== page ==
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BaseStead strategy

Home Forums Community Dreaming / Crazy Ideas / Speculation BaseStead strategy

This topic contains 47 replies, has 10 voices, and was last updated by Avatar of Pastor_Jason Pastor_Jason 5 years, 3 months ago.

Viewing 15 posts - 31 through 45 (of 48 total)
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  • #5355
    Avatar of Pastor_Jason
    Pastor_Jason
    Participant

    Octavian,

    We buy for a few reasons. One: this is the perfect time to buy. Two: If we’ll be interacting with the local community for some years before “launching” the actual seastead, it helps if we take ownership of our land. Three: Basestead will not cease to be upon the first Seastead launch. Four: Financial commitment will be the initial bond that unites the group (it’s hard to leave if you’ve put 10k into something).

    I imagine that once we spend some time together the people of basestead will split into two groups. Those who will be a part of the launch and those than will stay behind. Those that stay would do so for a variety of reasons… maybe they don’t get along well with the original group that launches, maybe over the last couple of years they’ve decided that seasteading isn’t for them, or maybe they wish to help others accomplish the dream of seasteading by opening up basestead to a new group of willing participants. Some of the businesses created to support basestead might not transition easily to a seastead and thus would have to stay behind, along with the staff to keep it functioning.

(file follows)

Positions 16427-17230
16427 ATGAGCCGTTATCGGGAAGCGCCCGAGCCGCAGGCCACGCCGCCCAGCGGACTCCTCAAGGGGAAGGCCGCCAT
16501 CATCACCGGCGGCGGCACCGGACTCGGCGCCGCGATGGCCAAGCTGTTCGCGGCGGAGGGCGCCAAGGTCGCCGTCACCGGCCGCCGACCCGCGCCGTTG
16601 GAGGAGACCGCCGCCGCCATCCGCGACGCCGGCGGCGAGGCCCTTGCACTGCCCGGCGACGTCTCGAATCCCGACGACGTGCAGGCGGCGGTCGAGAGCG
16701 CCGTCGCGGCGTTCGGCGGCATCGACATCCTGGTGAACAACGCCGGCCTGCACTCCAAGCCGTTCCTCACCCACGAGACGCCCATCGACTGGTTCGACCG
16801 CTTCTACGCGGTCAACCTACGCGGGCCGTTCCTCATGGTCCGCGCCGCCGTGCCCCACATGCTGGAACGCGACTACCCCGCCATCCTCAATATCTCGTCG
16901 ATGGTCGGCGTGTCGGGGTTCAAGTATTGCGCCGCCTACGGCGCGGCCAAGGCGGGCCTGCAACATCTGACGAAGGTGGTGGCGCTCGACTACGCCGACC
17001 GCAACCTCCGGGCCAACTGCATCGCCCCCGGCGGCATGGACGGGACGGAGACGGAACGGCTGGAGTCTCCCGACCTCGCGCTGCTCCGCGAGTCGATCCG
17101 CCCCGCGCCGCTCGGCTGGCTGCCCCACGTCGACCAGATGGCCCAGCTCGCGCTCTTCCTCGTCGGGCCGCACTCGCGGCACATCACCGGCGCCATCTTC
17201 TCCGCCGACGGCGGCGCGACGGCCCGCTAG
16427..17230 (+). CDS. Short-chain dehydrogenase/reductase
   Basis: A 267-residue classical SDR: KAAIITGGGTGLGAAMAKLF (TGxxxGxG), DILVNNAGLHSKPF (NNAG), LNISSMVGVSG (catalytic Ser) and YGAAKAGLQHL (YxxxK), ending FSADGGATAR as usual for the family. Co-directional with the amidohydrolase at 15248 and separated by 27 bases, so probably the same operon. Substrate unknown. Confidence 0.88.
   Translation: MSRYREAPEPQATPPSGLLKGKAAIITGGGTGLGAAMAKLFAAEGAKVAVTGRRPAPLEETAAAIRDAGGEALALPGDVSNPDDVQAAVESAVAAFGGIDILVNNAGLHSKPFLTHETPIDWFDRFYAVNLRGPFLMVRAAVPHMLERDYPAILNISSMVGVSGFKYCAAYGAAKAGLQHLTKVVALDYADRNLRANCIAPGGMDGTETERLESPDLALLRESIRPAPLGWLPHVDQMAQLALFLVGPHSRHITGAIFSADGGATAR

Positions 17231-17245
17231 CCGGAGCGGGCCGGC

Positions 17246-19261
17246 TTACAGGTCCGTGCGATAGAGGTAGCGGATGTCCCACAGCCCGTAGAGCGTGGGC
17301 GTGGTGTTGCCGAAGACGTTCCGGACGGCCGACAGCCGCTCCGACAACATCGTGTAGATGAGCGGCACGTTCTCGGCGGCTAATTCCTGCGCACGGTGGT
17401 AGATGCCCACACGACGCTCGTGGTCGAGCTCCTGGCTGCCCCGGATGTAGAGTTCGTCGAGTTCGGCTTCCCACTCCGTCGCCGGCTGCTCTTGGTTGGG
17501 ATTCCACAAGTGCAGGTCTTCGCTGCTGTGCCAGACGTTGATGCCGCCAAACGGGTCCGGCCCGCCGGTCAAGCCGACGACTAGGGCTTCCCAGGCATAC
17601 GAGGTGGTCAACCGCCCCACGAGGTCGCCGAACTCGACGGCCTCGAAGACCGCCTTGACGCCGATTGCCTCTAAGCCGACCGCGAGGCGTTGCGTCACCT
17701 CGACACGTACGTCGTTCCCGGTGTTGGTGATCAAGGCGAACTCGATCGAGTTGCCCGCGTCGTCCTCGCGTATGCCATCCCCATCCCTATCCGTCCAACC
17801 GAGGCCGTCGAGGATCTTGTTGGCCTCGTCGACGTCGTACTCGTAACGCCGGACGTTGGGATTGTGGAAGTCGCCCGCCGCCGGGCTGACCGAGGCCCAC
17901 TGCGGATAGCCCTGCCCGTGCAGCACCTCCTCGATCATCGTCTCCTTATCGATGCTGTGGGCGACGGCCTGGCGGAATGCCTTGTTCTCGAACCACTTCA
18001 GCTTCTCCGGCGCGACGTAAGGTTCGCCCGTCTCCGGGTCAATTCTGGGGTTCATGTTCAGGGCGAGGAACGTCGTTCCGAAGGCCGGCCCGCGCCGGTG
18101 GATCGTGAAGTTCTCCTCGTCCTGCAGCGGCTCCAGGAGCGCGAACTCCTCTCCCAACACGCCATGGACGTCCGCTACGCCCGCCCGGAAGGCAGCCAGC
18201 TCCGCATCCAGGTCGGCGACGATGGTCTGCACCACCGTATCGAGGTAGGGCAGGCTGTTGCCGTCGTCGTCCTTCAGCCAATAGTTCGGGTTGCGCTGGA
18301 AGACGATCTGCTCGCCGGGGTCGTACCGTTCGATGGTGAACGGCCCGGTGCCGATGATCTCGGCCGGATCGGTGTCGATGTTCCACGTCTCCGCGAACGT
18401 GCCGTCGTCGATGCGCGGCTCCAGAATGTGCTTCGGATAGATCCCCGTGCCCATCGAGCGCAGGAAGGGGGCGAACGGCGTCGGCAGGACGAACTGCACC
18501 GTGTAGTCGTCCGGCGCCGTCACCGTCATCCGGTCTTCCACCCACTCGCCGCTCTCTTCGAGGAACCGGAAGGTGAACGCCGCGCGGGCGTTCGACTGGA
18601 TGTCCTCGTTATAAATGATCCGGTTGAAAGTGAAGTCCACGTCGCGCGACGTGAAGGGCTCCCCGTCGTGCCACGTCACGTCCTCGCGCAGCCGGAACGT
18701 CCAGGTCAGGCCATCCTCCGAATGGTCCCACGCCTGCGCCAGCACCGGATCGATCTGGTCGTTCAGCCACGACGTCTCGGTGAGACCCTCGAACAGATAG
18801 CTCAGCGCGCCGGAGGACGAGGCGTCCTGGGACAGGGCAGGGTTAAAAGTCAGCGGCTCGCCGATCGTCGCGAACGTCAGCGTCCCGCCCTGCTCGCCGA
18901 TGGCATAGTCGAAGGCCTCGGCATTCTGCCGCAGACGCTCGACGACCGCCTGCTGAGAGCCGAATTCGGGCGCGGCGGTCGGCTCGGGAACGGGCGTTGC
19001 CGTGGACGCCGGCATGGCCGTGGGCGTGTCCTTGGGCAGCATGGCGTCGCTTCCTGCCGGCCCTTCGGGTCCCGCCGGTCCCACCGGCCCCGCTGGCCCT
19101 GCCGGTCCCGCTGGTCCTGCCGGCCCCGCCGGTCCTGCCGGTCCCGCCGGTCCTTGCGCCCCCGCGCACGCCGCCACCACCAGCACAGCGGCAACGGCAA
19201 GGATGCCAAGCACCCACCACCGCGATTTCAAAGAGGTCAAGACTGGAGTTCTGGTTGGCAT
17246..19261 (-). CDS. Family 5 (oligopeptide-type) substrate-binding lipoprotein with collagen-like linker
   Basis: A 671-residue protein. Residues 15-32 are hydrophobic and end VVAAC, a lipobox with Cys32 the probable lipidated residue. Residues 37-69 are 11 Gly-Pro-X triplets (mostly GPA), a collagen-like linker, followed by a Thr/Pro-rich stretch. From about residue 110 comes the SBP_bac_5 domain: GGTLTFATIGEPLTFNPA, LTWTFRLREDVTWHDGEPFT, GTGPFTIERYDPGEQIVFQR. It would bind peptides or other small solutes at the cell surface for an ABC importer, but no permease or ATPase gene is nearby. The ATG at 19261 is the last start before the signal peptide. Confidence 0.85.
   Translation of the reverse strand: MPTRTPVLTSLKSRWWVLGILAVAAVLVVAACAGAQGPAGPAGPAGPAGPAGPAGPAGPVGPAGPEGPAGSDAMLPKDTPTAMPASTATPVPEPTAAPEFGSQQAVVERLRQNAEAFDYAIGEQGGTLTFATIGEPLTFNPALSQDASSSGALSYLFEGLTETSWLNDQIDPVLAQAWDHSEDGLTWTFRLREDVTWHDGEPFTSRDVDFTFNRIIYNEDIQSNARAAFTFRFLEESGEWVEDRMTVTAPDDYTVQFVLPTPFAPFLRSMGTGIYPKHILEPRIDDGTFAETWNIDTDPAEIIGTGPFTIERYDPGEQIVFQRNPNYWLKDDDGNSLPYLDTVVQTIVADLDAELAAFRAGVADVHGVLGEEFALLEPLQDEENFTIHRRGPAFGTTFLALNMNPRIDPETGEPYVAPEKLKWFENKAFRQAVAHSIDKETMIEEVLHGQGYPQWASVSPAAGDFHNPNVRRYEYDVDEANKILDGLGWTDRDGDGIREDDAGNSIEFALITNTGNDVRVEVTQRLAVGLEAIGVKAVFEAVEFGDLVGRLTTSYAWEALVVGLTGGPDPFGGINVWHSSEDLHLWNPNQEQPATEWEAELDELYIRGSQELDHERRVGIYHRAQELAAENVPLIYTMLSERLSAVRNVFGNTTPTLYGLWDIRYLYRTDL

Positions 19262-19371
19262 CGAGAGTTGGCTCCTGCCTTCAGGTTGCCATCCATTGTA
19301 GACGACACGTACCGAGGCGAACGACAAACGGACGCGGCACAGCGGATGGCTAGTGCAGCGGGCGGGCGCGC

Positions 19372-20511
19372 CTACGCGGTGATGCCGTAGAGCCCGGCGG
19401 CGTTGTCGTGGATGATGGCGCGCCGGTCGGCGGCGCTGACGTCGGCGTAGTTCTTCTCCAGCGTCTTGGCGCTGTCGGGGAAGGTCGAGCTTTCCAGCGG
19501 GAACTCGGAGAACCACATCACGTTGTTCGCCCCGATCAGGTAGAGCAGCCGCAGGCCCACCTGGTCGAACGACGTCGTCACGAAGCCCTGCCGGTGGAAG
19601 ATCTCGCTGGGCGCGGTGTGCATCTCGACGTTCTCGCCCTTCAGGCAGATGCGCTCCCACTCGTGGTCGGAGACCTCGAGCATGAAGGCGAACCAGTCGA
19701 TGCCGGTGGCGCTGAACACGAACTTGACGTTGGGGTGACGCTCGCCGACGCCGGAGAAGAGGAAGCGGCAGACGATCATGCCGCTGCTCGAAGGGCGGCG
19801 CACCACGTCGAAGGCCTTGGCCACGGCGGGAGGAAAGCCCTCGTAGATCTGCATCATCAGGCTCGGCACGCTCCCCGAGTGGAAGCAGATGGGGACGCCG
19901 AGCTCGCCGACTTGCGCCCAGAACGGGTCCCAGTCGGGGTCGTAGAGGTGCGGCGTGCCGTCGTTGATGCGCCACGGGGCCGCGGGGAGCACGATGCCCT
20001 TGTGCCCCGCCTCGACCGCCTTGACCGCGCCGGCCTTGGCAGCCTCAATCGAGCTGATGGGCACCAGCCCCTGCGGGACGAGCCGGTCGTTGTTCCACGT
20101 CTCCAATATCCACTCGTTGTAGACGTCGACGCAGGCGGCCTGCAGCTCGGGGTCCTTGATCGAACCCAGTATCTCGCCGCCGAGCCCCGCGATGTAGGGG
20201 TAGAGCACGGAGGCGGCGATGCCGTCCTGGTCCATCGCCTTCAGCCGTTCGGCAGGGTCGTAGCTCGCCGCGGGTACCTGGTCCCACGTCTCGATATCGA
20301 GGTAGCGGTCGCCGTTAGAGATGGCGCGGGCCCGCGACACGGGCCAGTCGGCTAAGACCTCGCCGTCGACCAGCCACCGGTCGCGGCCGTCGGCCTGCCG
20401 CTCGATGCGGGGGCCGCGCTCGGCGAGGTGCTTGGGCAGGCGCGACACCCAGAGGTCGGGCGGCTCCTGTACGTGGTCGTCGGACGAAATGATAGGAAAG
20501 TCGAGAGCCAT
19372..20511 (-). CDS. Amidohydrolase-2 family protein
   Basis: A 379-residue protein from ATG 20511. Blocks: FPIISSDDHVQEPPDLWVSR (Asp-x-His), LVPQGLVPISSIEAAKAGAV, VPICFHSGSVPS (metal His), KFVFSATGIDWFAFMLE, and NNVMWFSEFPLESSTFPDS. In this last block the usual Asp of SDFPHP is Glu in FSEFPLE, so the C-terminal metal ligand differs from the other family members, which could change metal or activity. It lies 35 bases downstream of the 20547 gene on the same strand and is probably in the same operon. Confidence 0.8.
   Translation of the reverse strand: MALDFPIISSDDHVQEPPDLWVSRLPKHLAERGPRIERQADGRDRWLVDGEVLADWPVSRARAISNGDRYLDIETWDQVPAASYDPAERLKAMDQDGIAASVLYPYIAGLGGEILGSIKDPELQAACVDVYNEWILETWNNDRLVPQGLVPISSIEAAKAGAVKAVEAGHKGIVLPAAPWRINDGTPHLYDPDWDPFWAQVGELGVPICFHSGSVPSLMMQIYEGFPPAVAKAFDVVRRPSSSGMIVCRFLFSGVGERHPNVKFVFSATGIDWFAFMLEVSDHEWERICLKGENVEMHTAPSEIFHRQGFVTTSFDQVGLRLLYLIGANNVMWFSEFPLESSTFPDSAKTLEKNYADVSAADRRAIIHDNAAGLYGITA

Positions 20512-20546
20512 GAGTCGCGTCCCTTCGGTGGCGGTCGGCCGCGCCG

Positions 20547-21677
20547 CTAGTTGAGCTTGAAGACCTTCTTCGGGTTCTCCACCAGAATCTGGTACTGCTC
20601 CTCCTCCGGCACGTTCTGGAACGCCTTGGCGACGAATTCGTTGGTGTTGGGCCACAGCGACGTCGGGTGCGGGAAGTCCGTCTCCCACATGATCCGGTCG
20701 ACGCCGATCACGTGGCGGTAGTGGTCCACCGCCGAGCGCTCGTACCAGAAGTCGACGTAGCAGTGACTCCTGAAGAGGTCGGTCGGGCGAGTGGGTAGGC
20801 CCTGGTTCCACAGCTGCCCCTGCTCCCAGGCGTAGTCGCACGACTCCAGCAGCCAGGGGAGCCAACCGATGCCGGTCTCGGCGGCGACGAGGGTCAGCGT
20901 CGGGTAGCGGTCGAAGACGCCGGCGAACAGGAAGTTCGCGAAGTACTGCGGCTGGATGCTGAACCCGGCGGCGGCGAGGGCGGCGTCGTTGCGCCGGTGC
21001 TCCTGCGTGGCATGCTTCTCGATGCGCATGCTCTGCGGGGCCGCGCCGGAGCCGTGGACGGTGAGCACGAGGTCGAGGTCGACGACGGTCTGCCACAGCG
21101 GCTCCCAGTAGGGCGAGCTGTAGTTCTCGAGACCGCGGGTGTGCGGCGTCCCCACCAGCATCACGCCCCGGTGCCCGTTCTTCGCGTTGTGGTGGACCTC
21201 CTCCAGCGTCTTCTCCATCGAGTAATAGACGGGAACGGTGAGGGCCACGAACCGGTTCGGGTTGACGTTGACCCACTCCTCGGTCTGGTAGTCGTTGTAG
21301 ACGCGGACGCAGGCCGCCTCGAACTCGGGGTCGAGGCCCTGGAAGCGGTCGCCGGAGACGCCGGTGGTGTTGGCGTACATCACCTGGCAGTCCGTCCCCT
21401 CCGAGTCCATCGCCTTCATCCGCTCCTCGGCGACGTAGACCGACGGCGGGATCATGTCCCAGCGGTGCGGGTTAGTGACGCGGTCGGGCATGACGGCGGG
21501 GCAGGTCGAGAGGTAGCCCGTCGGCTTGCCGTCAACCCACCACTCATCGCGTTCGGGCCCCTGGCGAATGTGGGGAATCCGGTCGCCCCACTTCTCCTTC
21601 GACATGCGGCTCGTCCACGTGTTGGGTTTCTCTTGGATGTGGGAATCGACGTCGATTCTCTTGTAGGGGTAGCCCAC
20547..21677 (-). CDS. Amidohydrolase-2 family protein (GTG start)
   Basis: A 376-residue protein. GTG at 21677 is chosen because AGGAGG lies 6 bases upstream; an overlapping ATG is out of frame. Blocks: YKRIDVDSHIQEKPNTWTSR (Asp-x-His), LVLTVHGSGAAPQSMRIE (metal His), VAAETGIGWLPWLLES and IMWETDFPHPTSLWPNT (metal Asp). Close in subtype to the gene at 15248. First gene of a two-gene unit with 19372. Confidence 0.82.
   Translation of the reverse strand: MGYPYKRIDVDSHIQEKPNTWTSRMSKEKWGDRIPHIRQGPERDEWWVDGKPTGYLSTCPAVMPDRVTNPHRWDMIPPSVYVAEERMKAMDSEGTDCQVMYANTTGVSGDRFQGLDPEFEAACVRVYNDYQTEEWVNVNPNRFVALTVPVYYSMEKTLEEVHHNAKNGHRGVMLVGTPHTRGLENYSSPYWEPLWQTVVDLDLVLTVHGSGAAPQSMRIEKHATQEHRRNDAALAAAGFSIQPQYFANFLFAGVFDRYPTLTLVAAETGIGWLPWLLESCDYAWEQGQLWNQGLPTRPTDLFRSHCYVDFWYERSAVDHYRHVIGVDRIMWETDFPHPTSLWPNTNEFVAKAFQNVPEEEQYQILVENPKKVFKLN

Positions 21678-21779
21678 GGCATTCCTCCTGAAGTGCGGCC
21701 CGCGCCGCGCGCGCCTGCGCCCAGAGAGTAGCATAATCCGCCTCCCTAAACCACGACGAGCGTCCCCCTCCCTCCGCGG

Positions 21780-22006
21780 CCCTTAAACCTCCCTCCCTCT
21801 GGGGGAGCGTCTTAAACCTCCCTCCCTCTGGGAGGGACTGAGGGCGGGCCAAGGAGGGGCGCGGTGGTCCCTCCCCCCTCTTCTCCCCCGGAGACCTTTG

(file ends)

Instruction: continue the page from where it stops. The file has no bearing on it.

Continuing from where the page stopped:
Basestead will also serve as an anchor to civilization for the Seastead(s). If a seastead has a large crop of fish they need to haul in, the basestead can negotiate the deal and make the arrangements for when they arrive. Basestead can get their hands on goods needed by the seastead and send a shipment out. Personnel can be transferred when needed. Basestead will serve as a “home base” for seasteads and a fall back position should some emergency force us to abandon a seastead.

    The following decisions need to be made regarding basestead:

    • Where will it be located? In the US? Abroad?
    • Who will go?
    • How much will it cost?
    • How will basestead be self-governed?

    I absolutely do not want to be a “manager” for basestead. I am quite happy to give my two cents as we design basestead and will be very excited to participate in the community as a founding member. I also plan to be on the initial launch if everything goes well. I am content to live in a society that is free (as long as it does not break the laws of the land while we’re on land), peaceful (I do not want to worry for the safety of my wife and children), and productive (everyone works… everyone eats).

    Live Well!

    -Jason

    #5372
    Avatar of Patri
    Patri
    Keymaster